Villa Beausoleil

The current state of the world, plus recipes...

Location: Boston, MA

I try to keep up with the news, obsessively read my favorite blogs and try not to burn things while I'm surfing the internet...

Saturday, December 17, 2005

The Foreign Intelligence Surveillance Act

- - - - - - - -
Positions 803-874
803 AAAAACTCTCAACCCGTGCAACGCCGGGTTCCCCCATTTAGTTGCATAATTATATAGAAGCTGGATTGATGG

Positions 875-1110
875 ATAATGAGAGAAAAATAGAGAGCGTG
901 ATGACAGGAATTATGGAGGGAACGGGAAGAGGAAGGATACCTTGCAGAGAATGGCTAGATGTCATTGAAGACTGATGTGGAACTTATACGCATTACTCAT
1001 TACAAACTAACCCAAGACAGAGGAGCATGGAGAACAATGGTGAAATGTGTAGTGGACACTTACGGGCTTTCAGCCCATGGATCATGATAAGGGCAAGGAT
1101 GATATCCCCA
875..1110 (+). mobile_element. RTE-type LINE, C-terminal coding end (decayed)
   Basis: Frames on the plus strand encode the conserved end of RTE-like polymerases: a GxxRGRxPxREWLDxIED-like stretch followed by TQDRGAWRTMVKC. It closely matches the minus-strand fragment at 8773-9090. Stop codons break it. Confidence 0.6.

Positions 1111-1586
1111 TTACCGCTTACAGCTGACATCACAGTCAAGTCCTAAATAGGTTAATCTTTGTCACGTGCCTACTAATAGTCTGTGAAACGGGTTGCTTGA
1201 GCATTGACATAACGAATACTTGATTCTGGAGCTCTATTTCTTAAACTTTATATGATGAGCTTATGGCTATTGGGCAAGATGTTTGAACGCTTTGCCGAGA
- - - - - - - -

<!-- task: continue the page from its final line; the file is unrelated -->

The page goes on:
According to the Foreign Intelligence Surveillance Act, warrantless surveillance of communications is legal as long as the Attorney General certifies in writing under oath that Dubya's intelligence program is solely aimed at: (1) intercepting the content of communications of foreign powers, or (2) intercepting technical information not including the contents of communications, that are from property controlled by a foreign power (like an embassy) and (3) that there is no substantial likelihood that the communications intercepted will be those of US citizens or permanent residents, and (4) that there are minimization procedures in place to prevent (3), and these minimization procedures are reported to certain Congressional committees. To sum up -- no warrant needed if the communications are those of a foreign power, without involving either US citizens or "agents" of foreign powers (I know, "agents" are not mentioned above, but that's precisely why they require warrants -- see next paragraph). Warrants are needed (from a special FISA judge) in any case involving communications of (1) United States Persons (defined as US citizens or permanent residents), (2) "agents" of a foreign power, or (3) terrorist groups as opposed to "foreign powers". (NOTE: I was originally wrong on this point and have corrected it here.) The business of "agents" as opposed to the foreign power itself is very confusing. Where is the dividing line between the power itself, and the agent? When is a person the embodiment of the foreign power, and when is a person merely an "agent"? The definitions in FISA are not illuminating on this topic. Apparently, United States Persons can be foreign agents for the purpose of FISA. However, "no United States person may be considered a foreign power or an agent of a foreign power solely upon the basis of activities protected by the first amendment to the Constitution of the United States." Also, I read somewhere that there may be an amendment allowing "terrorist groups" to fall under the same warrantless search provisions as "foreign powers." But I can't seem to chase it up. If anyone has the answer to this or to my issue with the practical difference between a foreign power and a foreign agent, let me know!! Exceptions: (1) No warrants are needed if it's an emergency, but a warrant application must be made within 72 hours. (2) No warrants needed within the first 15 days after a declaration of war by Congress. So, if the NYT article of December 16th and their follow up of the 17th are correct, is our government violating the law? We report, you decide.


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